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How to convert a 10-digit timestamp in JSON to a Javascript Date

Published to Blog on 15 Nov 2010

That’s a fairly long title to describe this:


I found this value in a field of a JSON response from a web service where I was expecting a date. I’m used to seeing 13 digit timestamps so this date surprised me and looked a little odd.

After some research I found that the 13-digit timestamp that I’ve grown accustomed to seeing and this 10-digit timestamp are both Unix-style timestamps that represent the number of seconds since January 1, 1970 at 00:00:00 GMT. The difference is that the 13-digit timestamps represent the number of milliseconds and the 10-digit timestamps represent the number of seconds.

History lesson finished. How do you convert that to something useful in Javascript?

In the past when faced with a 13-digit timestamp (now knowing it was milliseconds) I would just use the value in the Javascript Date constructor or use the Date.setTime() method:

var timestamp = 1280296860145;
var pubDate = new Date(timestamp);


var pubDate = new Date();

But neither of those worked with the 10-digit timestamp, which seems pretty obvious now that I know that the constructor and the setTime method expect milliseconds. So when you are given a 10-digit timestamp you should first convert it from seconds to milliseconds by multiplying by 1000:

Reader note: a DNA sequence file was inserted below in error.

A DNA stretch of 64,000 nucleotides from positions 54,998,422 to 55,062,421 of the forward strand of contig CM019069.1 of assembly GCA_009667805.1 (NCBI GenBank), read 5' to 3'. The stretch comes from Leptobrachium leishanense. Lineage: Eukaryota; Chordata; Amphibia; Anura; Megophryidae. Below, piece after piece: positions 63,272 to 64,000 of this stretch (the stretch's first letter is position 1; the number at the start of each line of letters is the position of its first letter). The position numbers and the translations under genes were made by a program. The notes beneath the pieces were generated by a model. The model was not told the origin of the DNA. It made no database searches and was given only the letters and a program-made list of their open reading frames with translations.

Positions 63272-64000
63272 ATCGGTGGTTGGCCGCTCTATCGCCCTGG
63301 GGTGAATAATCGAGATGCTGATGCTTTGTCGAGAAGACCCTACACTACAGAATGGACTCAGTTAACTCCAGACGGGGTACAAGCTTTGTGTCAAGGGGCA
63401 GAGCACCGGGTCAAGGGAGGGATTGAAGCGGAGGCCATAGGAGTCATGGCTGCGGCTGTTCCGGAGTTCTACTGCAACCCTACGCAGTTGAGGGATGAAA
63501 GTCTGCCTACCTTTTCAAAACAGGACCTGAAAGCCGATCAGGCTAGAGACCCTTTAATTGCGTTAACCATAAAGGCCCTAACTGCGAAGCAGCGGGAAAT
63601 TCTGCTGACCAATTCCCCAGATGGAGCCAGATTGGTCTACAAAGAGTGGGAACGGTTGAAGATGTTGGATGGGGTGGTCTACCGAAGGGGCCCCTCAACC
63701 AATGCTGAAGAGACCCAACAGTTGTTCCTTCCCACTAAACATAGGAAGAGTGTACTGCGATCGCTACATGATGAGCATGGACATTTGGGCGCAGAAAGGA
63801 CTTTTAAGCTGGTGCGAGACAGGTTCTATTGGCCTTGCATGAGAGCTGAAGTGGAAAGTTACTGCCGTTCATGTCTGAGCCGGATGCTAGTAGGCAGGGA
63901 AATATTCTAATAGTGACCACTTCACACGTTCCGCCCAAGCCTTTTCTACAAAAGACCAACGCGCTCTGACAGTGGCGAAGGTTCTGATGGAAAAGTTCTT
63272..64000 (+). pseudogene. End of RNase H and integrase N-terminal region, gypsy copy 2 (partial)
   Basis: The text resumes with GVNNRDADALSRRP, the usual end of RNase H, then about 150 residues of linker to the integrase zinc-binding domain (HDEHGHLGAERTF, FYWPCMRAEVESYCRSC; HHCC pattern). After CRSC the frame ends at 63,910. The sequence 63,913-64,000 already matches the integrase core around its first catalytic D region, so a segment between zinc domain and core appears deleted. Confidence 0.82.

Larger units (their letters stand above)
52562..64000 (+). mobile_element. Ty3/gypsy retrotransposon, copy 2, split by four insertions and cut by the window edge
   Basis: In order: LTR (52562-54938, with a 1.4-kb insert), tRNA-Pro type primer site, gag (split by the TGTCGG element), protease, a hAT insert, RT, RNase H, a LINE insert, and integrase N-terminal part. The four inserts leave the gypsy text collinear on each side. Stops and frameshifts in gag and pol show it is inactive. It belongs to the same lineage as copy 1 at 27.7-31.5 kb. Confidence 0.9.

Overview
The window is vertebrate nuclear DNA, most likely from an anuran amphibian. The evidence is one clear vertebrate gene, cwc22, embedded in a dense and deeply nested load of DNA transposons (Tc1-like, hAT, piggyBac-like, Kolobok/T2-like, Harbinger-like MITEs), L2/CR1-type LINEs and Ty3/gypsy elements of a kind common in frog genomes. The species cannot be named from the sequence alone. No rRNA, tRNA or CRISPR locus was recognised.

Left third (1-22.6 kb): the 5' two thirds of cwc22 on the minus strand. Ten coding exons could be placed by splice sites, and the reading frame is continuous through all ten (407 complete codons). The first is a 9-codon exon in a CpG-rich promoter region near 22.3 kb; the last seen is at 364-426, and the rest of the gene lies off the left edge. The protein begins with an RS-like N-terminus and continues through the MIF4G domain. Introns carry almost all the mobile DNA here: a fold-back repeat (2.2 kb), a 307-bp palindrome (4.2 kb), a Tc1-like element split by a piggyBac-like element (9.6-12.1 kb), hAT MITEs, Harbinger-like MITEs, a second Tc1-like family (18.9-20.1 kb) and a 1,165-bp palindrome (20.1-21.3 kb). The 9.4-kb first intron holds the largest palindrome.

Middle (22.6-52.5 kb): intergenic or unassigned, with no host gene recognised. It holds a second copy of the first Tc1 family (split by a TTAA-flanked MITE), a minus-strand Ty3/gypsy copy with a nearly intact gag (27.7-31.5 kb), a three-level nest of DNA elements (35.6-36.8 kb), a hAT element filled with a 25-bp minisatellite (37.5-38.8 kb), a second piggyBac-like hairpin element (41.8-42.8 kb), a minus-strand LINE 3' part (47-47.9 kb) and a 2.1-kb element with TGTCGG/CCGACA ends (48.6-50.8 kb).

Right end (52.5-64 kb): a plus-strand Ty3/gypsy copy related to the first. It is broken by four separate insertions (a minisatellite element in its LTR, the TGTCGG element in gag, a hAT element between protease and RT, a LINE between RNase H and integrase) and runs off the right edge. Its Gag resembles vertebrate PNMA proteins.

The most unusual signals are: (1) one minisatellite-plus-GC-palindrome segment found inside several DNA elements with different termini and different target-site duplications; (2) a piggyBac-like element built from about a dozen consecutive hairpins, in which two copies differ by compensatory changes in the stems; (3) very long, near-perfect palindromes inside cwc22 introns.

var timestamp = 1280296860;
var pubDate = new Date(timestamp * 1000); //expects milliseconds


var pubDate = new Date();
pubDate.setTime(timestamp * 1000); //expects milliseconds

After converting to a Javascript Date you can now do something useful, like format it into a string for display:

var weekday=new Array("Sun","Mon","Tue","Wed","Thu","Fri","Sat");

var monthname=new Array("Jan","Feb","Mar","Apr","May","Jun","Jul","Aug","Sep","Oct","Nov","Dec");

var formattedDate = weekday[pubDate.getDay()] + ' '
  + monthname[pubDate.getMonth()] + ' '
  + pubDate.getDate() + ', ' + pubDate.getFullYear()

Dan Hounshell
Web geek, nerd, amateur maker. Likes: apis, node, motorcycles, sports, chickens, watches, food, Nashville, Savannah, Cincinnati and family.
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